RED (Part 8)
An hour later, we packed up and headed back to the Inn. He walked me to my room and kissed me goodnight. Floating on air, I breezed through the door to find Jacqui, Ruby and Jill waiting for me.
“How was it?”
I laughed, deciding to have a little fun with them. “Excuse me ladies, I need the bathroom.”
“Can’t you hold it for five minutes?”
“No, sorry. I really do need to go.” I said, shutting the door on their protests but they continued with their questions, yelling them a little louder. I shook my head. Girls will be girls.“Ok.” I opened the door.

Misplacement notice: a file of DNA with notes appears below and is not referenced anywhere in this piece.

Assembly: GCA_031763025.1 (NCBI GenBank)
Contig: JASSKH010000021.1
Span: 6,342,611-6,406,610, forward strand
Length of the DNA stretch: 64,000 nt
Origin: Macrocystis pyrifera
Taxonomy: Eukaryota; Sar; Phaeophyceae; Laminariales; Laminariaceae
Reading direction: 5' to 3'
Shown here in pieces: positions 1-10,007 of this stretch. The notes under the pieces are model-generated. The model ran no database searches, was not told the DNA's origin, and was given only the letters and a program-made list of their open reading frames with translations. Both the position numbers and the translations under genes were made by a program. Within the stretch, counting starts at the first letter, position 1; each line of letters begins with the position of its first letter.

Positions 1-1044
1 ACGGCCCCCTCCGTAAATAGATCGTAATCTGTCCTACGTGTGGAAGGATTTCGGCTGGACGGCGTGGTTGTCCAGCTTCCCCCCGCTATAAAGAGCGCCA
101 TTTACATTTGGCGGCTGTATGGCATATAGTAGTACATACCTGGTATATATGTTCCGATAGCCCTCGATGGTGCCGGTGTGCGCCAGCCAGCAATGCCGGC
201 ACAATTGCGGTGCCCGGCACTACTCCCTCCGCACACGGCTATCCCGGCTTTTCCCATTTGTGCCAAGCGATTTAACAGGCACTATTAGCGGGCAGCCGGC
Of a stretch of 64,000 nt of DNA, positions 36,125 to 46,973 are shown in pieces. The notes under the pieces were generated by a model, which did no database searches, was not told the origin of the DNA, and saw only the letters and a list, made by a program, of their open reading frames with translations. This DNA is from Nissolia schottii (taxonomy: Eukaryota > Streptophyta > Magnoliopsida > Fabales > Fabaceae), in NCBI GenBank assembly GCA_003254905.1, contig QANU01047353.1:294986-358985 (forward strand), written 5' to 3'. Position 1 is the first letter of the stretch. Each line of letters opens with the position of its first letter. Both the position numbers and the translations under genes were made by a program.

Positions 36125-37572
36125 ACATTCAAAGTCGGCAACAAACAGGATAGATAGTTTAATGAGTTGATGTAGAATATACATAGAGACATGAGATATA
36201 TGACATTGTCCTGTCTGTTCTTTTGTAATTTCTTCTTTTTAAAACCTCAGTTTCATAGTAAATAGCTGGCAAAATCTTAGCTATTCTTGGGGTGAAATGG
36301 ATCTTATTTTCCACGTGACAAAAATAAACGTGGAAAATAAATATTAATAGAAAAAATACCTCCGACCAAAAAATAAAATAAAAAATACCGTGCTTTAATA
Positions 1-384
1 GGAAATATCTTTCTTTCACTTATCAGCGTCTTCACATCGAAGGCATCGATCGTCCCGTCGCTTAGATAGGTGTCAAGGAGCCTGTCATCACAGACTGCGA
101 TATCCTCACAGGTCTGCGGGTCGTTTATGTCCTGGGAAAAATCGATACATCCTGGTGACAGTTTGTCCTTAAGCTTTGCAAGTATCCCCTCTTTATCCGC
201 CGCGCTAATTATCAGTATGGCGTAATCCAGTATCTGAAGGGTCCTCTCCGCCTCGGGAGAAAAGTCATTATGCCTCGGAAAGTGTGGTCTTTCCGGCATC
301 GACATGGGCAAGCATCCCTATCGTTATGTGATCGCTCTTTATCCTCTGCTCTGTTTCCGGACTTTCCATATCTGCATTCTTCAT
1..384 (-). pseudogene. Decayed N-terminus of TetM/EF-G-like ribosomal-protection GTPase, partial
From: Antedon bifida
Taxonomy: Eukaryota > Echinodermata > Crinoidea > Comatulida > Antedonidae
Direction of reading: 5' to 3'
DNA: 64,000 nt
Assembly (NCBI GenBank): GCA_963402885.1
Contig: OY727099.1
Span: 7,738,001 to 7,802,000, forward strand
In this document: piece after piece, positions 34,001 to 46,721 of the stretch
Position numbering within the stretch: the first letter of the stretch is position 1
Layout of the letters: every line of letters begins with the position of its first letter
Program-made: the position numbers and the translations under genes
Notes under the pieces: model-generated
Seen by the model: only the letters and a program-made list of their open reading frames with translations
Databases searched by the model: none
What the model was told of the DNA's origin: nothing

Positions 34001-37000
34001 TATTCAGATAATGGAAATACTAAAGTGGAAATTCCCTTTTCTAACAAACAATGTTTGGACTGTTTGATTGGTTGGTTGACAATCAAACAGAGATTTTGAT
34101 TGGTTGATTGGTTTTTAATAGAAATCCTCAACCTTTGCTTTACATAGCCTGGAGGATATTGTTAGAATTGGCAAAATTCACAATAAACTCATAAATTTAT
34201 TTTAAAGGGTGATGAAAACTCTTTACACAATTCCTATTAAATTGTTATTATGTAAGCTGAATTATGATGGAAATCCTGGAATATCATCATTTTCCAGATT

“So?” they demanded.
“It was wonderful…” I was interrupted by the sound of car coming to a roaring halt out the front of the Inn.
“Someone’s in a hurry,” Jacqui commented and waved her hand in dismissal. “Continue,” she instructed.
“He is such a gentleman. Very sweet.”
“Come on, enough of the boring stuff. Did you kiss?” Jill demanded.
I flushed. That was all the answer they needed.
“Oh, I knew it! You guys were gone for so long we knew it must have been going well!” Jacqui hugged me as a sharp, rapid knock came from the door.
Jacqui smirked at me. “Maybe Dale decided the night isn’t quite over yet, if you know what I mean.”
I rolled my eyes.
“Everyone knows you don’t put out on the first date,” Ruby piped up.
“Exactly,” I agreed. I turned the handle and opened the door. It wasn’t Dale. My stomach dropped to the floor. I shrieked in fright and tried to run but it was too late.